You probably don't think about body odor all that much, until you're at the gym or on a crowded bus. You roll on your roll-on each morning and that's usually that. From time to time, you may detect a scent emanating near you and wonder, "Could that be me?" You do a quick, discreet sniff test of your armpits and look around to see if anyone noticed or whether the scent could belong to someone else. From where do these offending smells sprout? Why does the human body sometimes emit such a foul stench?
To understand why body odor happens, it helps to know a little bit about sweat. You have about 2 to 4 million sweat glands all over your body, but these millions of glands come in 3 main types - eccrine, apocrine, and apoeccrine sweat glands.
The sweat that cools: Eccrine sweat glands span your body's length, from your head to your feet. From your eccrine glands come the sweat of nervousness, the sweat of exertion, and the sweat in response to heat. Eccrine glands serve a definite function: they help our body adjust its temperature. The sweat from these glands is slightly salty but odorless. You may be wondering about feet, then, and why they smell. The feet can smell because of bacteria that thrive in dark, tight places (like shoes and socks).
The sweat that stinks: Apocrine sweat glands, on the other hand, don't serve a direct purpose. And while they can only be found in a few distinct places - a few of the more intimate or hidden parts of our bodies - the sweat radiating from these spots tends to be the smelliest. Yes, we're talking about the underarms, but we're also talking about the areas around the genitals, nipples, and belly button area. Because of the location of these glands, the theory is that they once served some sexual function. When moisture originates in these spots, it interacts with bacteria on the skin, causing each person's distinct body aroma.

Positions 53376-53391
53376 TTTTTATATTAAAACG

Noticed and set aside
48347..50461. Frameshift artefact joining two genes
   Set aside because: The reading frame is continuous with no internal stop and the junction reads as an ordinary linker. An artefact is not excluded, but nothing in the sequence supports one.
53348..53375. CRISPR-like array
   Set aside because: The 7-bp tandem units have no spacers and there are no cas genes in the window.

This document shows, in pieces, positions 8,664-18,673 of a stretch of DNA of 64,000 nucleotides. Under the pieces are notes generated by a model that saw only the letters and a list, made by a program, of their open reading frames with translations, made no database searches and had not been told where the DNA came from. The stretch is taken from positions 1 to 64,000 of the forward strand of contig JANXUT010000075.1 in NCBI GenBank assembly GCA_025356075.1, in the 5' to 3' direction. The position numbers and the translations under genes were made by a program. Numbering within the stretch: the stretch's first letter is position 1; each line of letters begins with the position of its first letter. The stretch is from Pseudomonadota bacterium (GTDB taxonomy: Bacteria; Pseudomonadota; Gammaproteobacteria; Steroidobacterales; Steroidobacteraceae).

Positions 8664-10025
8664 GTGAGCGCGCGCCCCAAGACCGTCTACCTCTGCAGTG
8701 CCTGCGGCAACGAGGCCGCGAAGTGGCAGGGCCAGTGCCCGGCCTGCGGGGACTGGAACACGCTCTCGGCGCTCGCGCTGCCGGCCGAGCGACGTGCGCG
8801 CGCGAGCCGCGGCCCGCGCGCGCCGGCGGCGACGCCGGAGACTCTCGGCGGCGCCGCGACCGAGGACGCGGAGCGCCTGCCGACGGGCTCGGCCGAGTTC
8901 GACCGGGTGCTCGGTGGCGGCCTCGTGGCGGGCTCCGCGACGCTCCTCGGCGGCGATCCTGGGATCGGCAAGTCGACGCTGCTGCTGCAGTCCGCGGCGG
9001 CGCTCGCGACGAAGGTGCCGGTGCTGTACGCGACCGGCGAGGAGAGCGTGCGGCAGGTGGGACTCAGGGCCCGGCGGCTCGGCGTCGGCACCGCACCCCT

The combo sweat: Apoeccrine sweat glands are, as you can tell, a combination of the other two types of sweat glands. These are found in the underarms and bum areas and they are developed from eccrine glands during puberty. Scientists are unclear on the role of these glands.
Luckily, it's pretty simple to deal with body odor:
- keep yourself clean and shower after especially exerting activities
- use deodorant
- wear natural-fiber clothing that lets your skin breathe
- stay active so your body flushes out potential bacteria
- cut back on any foods, like garlic, that seem to cause particularly foul body odor
Everyone sweats when they're hot or nervous or moving around a lot. Excessive sweating (hyperhidrosis) is less common and may be caused by genetics, certain foods or medications, hormonal imbalances, low blood sugar, certain diseases and conditions, or by an unknown source. You should see a doctor if you notice a new or strong scent to your usual body odor or if you're sweating more than usual.